Category:
Eyes and Vision

Vision-Dieter Glasses

The Vision-Dieter glasses were weight-loss eyeglasses, created by Arkansas entrepreneur John D. Miller who sold them for $19.95 each. They had a different lens for each eye: one brown and the other blue. Miller claimed that the different colors caused a low-level of confusion in a person's subconscious that led to a loss of appetite, and thus weight loss. In 1982 the U.S. attorney stopped the sale of the glasses because Miller hadn't registered them with the Food and Drug Administration. Also, there was no evidence they actually worked as a diet aid.



image source: Flickr



FDA employee Karen Kowlok models Vision-Dieter glasses
Newport News Daily Press - Mar 21, 1985



From the Wilmington News Journal - Aug 6, 1982:

[Miller] came upon the idea for the appetite-inhibiting lenses, he said, in one of his supermarkets. He noted that customers were attracted to shelves by certain colors. "If people could be controlled by one color," he thought, "they could be decontrolled by another."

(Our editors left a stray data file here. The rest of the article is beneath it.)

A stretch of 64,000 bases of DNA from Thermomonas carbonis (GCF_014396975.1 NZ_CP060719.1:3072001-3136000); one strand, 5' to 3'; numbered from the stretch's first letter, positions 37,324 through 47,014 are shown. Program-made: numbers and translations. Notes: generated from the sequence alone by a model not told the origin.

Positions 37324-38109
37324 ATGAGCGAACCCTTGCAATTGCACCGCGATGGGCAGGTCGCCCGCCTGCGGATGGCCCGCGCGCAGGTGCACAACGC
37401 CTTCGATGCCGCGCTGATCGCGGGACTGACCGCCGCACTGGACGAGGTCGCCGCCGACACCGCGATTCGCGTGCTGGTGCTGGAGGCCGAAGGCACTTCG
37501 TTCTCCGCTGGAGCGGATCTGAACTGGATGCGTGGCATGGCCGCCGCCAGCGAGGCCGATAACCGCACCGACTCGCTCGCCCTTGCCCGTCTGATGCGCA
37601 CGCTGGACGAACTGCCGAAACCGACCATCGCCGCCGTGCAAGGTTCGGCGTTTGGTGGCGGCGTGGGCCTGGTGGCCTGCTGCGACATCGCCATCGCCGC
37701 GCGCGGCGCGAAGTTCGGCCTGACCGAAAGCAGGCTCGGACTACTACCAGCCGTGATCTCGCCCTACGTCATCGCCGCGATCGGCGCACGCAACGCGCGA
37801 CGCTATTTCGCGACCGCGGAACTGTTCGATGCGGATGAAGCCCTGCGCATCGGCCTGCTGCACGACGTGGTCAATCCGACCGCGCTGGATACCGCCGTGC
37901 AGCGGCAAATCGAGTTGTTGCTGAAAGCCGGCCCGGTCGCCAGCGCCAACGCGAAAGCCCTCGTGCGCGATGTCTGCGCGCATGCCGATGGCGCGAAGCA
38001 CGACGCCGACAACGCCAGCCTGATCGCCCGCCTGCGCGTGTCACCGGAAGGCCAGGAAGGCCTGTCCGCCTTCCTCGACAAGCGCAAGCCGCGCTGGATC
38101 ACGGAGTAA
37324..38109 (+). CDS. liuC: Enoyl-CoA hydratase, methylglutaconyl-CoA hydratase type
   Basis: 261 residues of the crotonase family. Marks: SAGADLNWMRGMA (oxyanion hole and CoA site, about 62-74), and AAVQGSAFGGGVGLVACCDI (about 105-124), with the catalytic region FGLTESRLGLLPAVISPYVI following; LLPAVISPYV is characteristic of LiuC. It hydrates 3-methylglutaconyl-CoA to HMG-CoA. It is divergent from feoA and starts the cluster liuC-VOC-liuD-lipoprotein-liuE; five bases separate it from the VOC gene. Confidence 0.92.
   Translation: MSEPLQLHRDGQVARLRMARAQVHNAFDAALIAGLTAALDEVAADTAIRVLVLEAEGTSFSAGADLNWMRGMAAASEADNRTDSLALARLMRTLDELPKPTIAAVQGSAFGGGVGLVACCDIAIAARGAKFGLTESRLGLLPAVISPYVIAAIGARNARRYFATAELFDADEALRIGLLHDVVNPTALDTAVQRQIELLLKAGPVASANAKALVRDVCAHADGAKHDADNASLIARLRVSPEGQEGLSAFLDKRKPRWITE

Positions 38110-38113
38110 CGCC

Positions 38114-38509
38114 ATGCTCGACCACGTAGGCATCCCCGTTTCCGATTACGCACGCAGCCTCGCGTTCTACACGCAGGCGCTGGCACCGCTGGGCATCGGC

Perhaps tinted eyeglasses could reverse the attraction to food by affecting the subconscious, Miller hypothesized. And he went to work.

The experiments began with employees of one of his enterprises, the Miller Vision Centers. Soon the research was extended to his patients.

At first, the results were mixed. He had chosen the wrong colors. Then he hit upon crimson brown and royal blue.

"It's crazy. I can't tell you exactly how, but it works," Miller said.

Soon testimonial letters were coming into Miller's office by the dozens. In virtually every case, people who wore the glasses said they weren't eating as much. He conducted control experiments with the help of a psychologist and claimed a 97 percent success rate.